Latest updates on livelihood condition in Somalia
Above-average temperatures continued to drive harsher- and drier-than-normal conditions during the Jilaal dry season in March. Gu rainfall typically starts in late March to April, but tropical cyclone Idai drove moisture away from the East Africa region, resulting in delayed or suppressed rainfall across the region. As a result, cumulative April-June Gu rainfall is now most likely to be below average. This is likely to exacerbate Crisis (IPC Phase 3) or worse outcomes from April to June, including in northern and central pastoral and agropastoral areas and in Bay Bakool Low Potential Agropastoral and Southern Agropastoral of Hiiraan livelihood zones.
Significant pasture deterioration and water scarcity have been observed in northern and central pastoral areas. Water trucking is currently the main water source, even in many parts of the South, and prices ranged from SOS 6,000 to 10,000 per 20 liters in March, or twice the five-year average. Poor households are financing water purchases through credit, adding to high debt levels. Although medium levels of kidding and lambing are underway, livestock body conditions are relatively poor across species and milk production has atypically declined. Some goat and sheep abortions have been reported. Should the Gu rains be further delayed or poor, households would be likely to cull offspring to save productive females, which would reduce household herd sizes and delay recovery to baseline.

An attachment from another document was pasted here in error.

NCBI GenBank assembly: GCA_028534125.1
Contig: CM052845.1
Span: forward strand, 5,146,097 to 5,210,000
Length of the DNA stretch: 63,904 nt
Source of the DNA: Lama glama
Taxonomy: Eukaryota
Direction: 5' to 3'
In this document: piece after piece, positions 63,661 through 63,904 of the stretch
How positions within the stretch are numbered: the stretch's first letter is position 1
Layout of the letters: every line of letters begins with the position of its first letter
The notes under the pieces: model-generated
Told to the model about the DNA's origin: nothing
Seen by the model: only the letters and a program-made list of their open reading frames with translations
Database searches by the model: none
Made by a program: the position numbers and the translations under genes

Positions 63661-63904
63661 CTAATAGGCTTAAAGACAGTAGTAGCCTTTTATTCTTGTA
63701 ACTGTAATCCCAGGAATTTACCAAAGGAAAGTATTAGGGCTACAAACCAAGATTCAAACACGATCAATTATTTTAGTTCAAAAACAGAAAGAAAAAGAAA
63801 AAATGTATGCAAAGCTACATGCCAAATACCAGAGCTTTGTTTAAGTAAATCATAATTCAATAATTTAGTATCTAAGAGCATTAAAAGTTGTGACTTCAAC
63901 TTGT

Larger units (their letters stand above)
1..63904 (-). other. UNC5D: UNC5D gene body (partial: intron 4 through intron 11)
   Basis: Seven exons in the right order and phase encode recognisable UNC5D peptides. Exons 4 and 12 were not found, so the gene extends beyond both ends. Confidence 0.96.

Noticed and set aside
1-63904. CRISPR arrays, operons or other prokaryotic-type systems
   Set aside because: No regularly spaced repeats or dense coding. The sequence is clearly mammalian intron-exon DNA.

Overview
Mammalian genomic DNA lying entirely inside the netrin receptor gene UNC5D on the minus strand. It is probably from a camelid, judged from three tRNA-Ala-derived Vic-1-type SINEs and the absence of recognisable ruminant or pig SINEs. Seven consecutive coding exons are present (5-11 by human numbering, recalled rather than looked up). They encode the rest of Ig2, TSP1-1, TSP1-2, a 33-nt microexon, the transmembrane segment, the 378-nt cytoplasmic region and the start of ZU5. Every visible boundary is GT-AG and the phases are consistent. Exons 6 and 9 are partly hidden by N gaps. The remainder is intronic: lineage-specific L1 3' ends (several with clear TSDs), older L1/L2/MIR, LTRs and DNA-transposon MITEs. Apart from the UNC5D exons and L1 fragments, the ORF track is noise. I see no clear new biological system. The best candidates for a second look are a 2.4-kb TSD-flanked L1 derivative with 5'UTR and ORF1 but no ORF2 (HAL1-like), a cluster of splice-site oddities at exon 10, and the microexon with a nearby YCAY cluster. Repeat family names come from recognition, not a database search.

In agricultural and agropastoral areas, food access is expected to deteriorate significantly through the end of the agricultural lean season in June, driven by below-average labor demand. In the South, the drying of the Shabelle river in downstream areas has caused the suspension of nearby irrigation activities and cash crop farming. However, the riverine sesame harvest is ongoing, providing some income to poor households. Poor and middle households in northwestern agropastoral areas have already exhausted their stocks and are entirely dependent on market purchases to access food. Some Gu rainfall would partially replenish water sources and allow households to shift expenditures from trucked water to food.
Food assistance needs will remain high through June as the pastoral and agricultural lean seasons progress. Food consumption gaps are likely to widen, and employment of negative coping strategies is expected to intensify, since funding shortfalls may prevent full implementation of planned food assistance. Of greatest concern are Northern Inland, Hawd, East Golis (Sanaag), and Addun Pastoral livelihood zones in northern and central regions; Guban Pastoral, Northwestern Agropastoral, and Togdheer Agropastoral in the northwest; and agropastoral areas in Bakool, Bay, and Hiiraan regions. The population of poor households experiencing Crisis (IPC Phase 3) or worse outcomes would likely increase should Gu rainfall be further delayed or more than 30 percent below average.